.NET and J2EE
While Web services represents one way to exploit the power and reach of the Web, there is a caveat. Web services and SOAP-based connections do not currently have the key building blocks for industrial-strength Web-based e-business. As Figure 1.6 shows, what's needed is support for the four pillars of Web-based e-business: messaging, transactions, security, and identity.
Figure 1.6 .NET and J2EE add capability for messaging, security, identity, and transactions to loosely coupled networks based on SOAP.
As we'll see in Chapter 6, messaging, security, transactions, and identity are the essential ingredients in managing interactions across the extended enterprise. In the current software world, these capabilities are being provided from two directions. On one side is Microsoft's .NET, a Windows-centric framework for extending Windows-based networks into the extended space of the Web. On the other side is J2EE, a Java-centric specification that is being implemented by several companies including Sun, IBM, BEA, HP, Oracle, and others. While we'll defer until Chapter 6 taking a look at how these competitive forces are playing out, it's important to keep the big picture in mind as we explore each of these concepts in subsequent chapters.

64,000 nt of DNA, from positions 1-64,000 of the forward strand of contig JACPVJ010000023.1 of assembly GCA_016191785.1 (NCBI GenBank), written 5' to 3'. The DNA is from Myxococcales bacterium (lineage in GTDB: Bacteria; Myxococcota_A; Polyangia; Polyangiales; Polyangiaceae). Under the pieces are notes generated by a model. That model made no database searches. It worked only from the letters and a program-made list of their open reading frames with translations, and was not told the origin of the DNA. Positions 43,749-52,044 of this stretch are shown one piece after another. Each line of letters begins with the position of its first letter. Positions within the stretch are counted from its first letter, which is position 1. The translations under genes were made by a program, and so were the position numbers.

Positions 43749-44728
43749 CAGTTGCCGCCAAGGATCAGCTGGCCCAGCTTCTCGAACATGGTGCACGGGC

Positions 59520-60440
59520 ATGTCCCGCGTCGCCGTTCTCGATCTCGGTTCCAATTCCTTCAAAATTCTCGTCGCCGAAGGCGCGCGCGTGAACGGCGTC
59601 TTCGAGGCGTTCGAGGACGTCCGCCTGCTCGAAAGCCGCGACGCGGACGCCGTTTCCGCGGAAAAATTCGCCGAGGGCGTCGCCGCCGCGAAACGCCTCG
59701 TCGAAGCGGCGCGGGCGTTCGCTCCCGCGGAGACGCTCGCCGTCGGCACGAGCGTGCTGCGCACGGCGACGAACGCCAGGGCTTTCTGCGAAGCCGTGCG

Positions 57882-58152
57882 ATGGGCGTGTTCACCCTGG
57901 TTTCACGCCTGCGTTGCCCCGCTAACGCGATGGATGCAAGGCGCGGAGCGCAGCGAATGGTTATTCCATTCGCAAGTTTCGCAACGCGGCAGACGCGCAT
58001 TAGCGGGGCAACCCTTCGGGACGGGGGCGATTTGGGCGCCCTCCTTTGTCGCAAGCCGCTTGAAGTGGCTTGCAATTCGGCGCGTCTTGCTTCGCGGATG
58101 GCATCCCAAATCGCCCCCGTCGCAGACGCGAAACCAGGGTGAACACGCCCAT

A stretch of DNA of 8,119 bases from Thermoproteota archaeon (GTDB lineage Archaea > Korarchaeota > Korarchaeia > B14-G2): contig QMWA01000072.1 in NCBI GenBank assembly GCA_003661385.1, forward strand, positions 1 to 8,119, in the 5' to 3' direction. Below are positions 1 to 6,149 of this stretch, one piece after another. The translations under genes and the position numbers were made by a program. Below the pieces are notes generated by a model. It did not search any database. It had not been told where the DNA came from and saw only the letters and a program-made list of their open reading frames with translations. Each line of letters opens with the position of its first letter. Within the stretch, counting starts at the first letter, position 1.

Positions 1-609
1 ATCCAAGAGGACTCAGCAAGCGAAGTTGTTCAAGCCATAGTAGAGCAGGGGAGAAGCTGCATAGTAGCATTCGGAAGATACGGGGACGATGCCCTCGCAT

Now that we've seen where we'll be going, let's step back and take a broader look at some of the forces at play in the rapidly changing world of the Web. As we do so, we'll fill in some details that will help in subsequent chapters and explore how XML is playing an integral part in three revolutions.